This book however is much more than its treatment of sexual minorities. Appropriately, characters are much more than their sexuality. A variety of themes are interwoven: loss and re-connection, migration and cultural difference, inter-generational relations, secrecy and death. . The writing is graceful and compelling. The landscapes of Trinidad and Toronto, where the book is set, are lushly portrayed both in terms of their physicality and of the differences of the people who live in each. One of the main characters is part of the Indian community that has long been a part of Trinidad. Hindu life and ritual is described.

The plot is unusual and an excellent vehicle for the story. Jonathan grew up in Toronto, cared for primarily by his mother's partner. When the couple split, Jonathan's caregiver disappears, only to be rediscovered after Jonathan is a young man. Jonathan is intensely curious about the fact the person has changed gender, but holds back questions out of respect. Gradually Jonathan and the reader come to learn the full story.

Shani Mootoo was raised in the Indian Trinidad community and moved to Canada as a young adult. Initially she devoted herself to creating films and videos, some of them widely praised. She has claimed that her interest in visual storytelling seemed safer to her than words after she was punished for telling about the sexual abuse she received as a young child. In writing her novels she displays both her visual and verbal gifts. In addition to her work in film, she has published several books of short stories, poems, and fiction. Her writing often focuses on issues of migration and sexual diversity.
I strongly recommend this book to those interested in learning to appreciate those who are transgendered---and to anyone who is curious about people, or simply cares about excellence in writing. Akashic Books is to be congratulated for making available yet another excellent and important book. ( )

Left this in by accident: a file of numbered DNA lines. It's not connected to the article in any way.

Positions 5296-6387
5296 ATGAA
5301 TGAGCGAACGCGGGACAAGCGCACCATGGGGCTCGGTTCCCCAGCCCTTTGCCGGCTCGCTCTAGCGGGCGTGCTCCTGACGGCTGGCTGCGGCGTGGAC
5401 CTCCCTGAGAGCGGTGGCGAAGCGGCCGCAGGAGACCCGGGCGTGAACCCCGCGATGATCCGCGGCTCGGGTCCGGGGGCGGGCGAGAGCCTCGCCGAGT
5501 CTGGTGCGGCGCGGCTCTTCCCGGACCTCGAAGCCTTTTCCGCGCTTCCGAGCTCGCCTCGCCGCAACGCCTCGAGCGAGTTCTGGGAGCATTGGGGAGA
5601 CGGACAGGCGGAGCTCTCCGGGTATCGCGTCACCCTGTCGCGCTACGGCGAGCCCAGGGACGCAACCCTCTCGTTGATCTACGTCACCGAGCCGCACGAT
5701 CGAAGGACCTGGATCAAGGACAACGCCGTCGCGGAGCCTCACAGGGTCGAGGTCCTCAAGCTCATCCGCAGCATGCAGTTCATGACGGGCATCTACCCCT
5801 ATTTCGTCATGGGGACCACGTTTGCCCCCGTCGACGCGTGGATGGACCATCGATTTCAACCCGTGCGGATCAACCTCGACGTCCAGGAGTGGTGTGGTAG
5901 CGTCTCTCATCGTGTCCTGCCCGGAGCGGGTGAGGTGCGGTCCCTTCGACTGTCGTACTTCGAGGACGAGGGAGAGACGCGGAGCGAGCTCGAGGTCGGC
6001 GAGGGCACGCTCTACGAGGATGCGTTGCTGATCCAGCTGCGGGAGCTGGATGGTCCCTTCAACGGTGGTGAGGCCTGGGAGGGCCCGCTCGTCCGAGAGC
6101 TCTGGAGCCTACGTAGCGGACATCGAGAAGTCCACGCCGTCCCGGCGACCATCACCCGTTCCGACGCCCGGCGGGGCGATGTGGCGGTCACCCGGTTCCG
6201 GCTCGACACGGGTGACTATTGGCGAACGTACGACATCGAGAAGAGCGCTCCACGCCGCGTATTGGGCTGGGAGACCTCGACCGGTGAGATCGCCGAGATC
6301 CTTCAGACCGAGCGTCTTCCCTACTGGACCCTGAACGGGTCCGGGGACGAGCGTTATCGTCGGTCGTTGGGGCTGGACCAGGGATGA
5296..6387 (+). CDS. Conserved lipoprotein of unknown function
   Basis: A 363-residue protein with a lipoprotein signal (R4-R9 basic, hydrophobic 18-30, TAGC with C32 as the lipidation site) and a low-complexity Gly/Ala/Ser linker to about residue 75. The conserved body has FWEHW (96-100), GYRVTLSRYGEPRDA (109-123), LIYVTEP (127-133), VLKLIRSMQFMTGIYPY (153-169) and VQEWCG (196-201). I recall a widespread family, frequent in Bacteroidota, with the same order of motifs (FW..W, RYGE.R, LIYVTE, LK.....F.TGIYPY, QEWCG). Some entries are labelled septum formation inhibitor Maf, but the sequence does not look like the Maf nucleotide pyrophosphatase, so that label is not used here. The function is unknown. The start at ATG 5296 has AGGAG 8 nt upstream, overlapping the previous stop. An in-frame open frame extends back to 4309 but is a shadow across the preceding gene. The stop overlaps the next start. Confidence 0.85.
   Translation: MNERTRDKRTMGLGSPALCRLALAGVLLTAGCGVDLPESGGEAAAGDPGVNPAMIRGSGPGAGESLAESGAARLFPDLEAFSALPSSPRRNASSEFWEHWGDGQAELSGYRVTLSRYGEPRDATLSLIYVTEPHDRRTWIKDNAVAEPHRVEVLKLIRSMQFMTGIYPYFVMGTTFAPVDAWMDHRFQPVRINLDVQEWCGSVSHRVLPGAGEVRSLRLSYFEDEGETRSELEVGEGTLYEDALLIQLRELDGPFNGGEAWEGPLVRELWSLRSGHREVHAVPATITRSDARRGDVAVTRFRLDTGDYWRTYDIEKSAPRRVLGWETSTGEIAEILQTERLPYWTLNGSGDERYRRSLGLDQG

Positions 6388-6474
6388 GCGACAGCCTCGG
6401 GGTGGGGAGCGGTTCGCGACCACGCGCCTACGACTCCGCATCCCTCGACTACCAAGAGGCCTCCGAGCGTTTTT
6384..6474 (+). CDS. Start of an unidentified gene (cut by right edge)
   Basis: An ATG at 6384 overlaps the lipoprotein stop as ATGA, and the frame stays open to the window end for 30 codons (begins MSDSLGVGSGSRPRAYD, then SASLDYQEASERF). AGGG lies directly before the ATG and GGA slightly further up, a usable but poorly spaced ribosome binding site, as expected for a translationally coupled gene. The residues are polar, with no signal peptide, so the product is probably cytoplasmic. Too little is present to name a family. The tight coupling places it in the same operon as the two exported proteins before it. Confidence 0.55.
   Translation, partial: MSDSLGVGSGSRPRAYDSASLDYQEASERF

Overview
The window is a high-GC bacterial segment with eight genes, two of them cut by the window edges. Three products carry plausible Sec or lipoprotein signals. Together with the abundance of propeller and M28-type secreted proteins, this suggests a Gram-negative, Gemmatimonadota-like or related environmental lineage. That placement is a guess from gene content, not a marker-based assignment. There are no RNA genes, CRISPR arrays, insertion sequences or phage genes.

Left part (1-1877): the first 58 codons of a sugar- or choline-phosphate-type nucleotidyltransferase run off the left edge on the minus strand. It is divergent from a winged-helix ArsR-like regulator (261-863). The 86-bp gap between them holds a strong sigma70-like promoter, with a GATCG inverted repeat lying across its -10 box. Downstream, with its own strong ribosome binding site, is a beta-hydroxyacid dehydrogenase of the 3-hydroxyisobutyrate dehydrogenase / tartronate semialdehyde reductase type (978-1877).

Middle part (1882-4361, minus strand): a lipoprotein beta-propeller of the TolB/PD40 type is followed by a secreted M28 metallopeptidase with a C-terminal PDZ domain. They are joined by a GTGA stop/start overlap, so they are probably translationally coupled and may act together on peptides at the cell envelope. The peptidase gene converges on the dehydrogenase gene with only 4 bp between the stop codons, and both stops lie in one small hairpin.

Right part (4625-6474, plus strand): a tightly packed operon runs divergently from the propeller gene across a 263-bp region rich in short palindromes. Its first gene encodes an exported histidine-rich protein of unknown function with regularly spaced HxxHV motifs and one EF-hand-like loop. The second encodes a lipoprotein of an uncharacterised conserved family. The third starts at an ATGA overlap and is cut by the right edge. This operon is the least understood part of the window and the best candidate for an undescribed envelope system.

mdbrady | Oct 9, 2017 |
Esta resenha foi escrita no âmbito dos Primeiros Resenhistas do LibraryThing.
A compelling story well outlined by other reviewers before me. The search for one's lost parent and the gender issues combine to make a poignant story. It was confusing and perhaps unnecessary for Sid to not only be transgender, but also to have been the lesbian partner to Jonathan's biological mother during his early childhood. This was not well documented in the early chapters and not central to the story. ( )
  jlafleur | Jul 1, 2017 |
Esta resenha foi escrita no âmbito dos Primeiros Resenhistas do LibraryThing.
A moving and thought provoking story about a man looking for his mother Sid, only to find that Sid is now Sydney, a man living in Trinidad. Sydney is dying and wants to tell Jonathan about his life. A nuanced meander through the life of someone who never felt comfortable in her own skin. ( )
  RealLifeReading | Jun 22, 2017 |
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From the author of Cereus Blooms at Night and Valmiki?s Daughter, both nominated for the Scotiabank Giller Prize, comes a haunting and courageous new novel. Written in vibrant, supple prose that vividly conjures both the tropical landscape of Trinidad and the muted winter cityscape of Toronto, Moving Forward Sideways Like a Crab is a passionate eulogy to a beloved parent, and a nuanced, moving tale about the struggle to embrace the complex realities of love and family ties. Jonathan Lewis-Adey was nine when his parents, who were raising him in a tree-lined Toronto neighbourhood, separated and his mother, Sid, vanished from his life. It was not until he was a grown man, and a promising writer with two books to his name, that Jonathan finally reconnected with his beloved parent-only to find, to his shock and dismay, that the woman he?d known as ?Sid? had morphed into an elegant, courtly man named Sydney. In the decade following this discovery, Jonathan made regular pilgrimages from Toronto to visit Sydney, who now lived quietly in a well-appointed retreat in his native Trinidad. And on each visit, Jonathan struggled to overcome his confusion and anger at the choices Sydney had made, trying with increasing desperation to rediscover the parent he?d once adored inside this familiar stranger. As the novel opens, Jonathan has been summoned urgently to Trinidad where Sydney, now aged and dying, seems at last to offer him the gift he longs for: a winding story that moves forward sideways as it slowly peels away the layers of Sydney?s life. But soon it becomes clear that when and where the story will end is up to Jonathan, and it is he who must decide what to do with Sydney?s haunting legacy of love, loss, and acceptance.